What seems to me far more of a re-imagining of our craft is an iPhone app such as Vogue Stylist, where Vogue content is chopped, diced and delivered to each individual user as they want it.

Where coverage of trends and advice on what to buy is married with the ability to upload images from your own wardrobe. Where you can see what others who share your characteristics are buying. Where you can engage with friends.

Such an app is a much more profound step towards a re-imagining of journalism.

If we re-imagine our craft effectively we will see that our content really does have a value in the new world of Web 3.0; that it can be made profoundly relevant and important to each reader; that it can be personalised to their tastes and interests and, most importantly; that it becomes a powerful link in the chain that we all experience.

The chain of finding information, views and intelligence, of sifting it, seeing what our peers think of it, and reaching decisions – whether they be purchasing decisions or conclusions about politics, a football game or anything else we are interested in.

Coincidently, the artist David Hockney showed just how a re-imagining – I think artist prefer to talk about new ways of seeing – can be achieve in an article in one of Mr Murdoch’s papers, the latest Sunday Times.

Hockney is famously adept at seeing the opportunities for an artist that each step forward in technology offers, whether it’s the fax or the iPhone. The big pockets he had put in his suits to take a sketch pad now hold an iPad. He uses an app that enables him to ‘paint’ on the iPad’s electronic screen. For him, the iPad takes painting into a new era.

He says: “It’s a luminous medium, and luminous subjects suddenly become very interesting — light, light hitting glass, things that are shiny... You can have as many layers as you like. With watercolours, you can’t have more than three layers or it turns muddy.”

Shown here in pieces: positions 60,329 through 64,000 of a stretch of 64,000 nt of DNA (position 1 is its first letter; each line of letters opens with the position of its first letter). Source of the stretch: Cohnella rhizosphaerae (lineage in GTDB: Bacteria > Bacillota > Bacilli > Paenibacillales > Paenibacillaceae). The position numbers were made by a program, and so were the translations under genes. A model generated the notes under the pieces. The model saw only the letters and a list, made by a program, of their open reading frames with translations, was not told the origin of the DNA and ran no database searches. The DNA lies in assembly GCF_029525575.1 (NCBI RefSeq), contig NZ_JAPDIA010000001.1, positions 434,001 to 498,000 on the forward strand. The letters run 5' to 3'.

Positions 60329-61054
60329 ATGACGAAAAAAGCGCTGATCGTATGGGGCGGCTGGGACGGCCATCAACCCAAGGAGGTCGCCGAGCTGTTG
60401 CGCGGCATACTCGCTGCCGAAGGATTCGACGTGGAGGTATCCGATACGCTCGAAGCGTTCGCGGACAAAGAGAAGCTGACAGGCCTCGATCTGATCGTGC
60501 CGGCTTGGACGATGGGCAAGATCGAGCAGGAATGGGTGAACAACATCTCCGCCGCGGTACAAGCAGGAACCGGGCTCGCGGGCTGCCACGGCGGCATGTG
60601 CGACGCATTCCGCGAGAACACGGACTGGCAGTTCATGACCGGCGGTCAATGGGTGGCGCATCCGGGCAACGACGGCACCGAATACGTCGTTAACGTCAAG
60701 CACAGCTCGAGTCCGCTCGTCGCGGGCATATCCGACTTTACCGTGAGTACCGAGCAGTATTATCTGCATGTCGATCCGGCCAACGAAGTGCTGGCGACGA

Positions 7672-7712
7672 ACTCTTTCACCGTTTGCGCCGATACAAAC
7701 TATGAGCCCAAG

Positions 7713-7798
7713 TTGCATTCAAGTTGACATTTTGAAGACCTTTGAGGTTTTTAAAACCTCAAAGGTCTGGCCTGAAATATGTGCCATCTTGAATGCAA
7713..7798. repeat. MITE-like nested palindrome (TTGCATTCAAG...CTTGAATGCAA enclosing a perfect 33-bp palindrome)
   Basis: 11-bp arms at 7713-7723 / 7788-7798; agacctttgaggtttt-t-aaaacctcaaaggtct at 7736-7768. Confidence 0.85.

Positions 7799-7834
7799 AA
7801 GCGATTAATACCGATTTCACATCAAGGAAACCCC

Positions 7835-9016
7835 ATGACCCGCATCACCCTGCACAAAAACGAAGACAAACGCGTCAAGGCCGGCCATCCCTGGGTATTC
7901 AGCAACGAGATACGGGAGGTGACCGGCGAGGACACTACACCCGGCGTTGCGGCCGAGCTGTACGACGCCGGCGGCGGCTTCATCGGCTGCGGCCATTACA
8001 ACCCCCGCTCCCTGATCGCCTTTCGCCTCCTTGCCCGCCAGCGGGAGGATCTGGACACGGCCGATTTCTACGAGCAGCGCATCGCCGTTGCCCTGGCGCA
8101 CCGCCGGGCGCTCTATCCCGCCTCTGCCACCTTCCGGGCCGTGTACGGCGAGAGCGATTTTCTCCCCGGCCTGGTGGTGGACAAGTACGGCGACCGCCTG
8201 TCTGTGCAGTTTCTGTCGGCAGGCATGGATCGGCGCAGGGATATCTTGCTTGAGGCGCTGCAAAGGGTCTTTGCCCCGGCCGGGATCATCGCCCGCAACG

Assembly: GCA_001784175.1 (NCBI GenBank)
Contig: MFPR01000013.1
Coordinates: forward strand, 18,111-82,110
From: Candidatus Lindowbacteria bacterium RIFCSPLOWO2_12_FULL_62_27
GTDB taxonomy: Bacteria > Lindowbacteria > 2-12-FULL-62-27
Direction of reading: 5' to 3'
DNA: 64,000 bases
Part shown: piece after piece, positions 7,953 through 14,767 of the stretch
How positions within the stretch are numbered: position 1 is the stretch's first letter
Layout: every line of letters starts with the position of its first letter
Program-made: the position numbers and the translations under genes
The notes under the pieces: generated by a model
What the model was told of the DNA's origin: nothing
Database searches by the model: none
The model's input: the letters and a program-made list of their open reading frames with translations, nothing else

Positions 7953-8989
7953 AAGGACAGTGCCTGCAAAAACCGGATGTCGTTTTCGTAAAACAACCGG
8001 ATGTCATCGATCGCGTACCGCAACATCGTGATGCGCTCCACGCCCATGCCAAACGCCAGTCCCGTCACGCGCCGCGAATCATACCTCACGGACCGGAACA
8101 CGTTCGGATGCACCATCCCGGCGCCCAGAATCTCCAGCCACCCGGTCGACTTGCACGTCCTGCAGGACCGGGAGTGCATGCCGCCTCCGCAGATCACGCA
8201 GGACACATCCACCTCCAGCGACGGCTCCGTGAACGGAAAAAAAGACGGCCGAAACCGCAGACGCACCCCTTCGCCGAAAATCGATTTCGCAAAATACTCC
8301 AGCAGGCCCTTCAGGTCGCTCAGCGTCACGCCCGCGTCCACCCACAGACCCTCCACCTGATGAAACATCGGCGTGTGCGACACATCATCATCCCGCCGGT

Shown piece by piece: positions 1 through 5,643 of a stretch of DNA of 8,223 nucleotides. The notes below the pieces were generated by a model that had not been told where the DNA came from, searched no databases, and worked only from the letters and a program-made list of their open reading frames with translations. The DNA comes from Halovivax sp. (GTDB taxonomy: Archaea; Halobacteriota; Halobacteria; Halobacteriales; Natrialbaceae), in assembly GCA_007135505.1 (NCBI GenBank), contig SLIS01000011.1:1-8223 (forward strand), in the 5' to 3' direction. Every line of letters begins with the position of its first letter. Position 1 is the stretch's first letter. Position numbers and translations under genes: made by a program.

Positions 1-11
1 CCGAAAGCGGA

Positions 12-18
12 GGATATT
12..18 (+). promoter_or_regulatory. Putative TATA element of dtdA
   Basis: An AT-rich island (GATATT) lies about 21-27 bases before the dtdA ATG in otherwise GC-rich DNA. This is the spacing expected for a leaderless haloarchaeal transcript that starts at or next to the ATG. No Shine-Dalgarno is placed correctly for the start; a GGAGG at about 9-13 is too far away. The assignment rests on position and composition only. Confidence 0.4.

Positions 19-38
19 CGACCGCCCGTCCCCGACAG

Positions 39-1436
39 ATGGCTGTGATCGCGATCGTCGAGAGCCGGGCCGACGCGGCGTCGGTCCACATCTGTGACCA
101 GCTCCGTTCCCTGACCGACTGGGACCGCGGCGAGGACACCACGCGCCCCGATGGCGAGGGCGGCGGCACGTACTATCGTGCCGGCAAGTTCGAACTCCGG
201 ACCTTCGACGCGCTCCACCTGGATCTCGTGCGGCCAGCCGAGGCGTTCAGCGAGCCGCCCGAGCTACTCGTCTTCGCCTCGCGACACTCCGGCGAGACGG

As the author of the piece, Bryan Appleyard, comments: “The machine has one further astonishing power. It can retrace the entire drawing process as an animation, so every touch of the artist can be seen.”

Appleyard adds of Hockney: “He thinks the iPad changes the history of art”

And he goes on: “His message is that technology and the image — the machine and the hand — are natural companions. In taking up the iPad, he is following an ancient tradition of innovation.”

However, there is another piece of new technology that Hockney is using, and which is much more of a re-imagining of art.  It is “The big Jeep in the front of the house.”

The Jeep is fitted with a rig holding nine Canon DSLR cameras. “These were set up to shoot high-definition video and wired to a small nine-screen monitor in the back seat. They would then drive at 5mph twice up his favourite country lane, Rudston Road, once with the rig pointing to the left and once to the right. Hockney would sit in the back, watching the monitor.

“The results are then shown to me simultaneously on the 18 screens. They are breathtaking. They make me feel I have never seen a tree before.”

I think that last comment is the most pertinent, and is worth asking in respect of The Daily. Does the Daily make you feel like you have never seen a newspaper before?

If it does, then Mr Murdoch’s team has successfully re-imagined our craft. If it doesn’t, then they ain’t.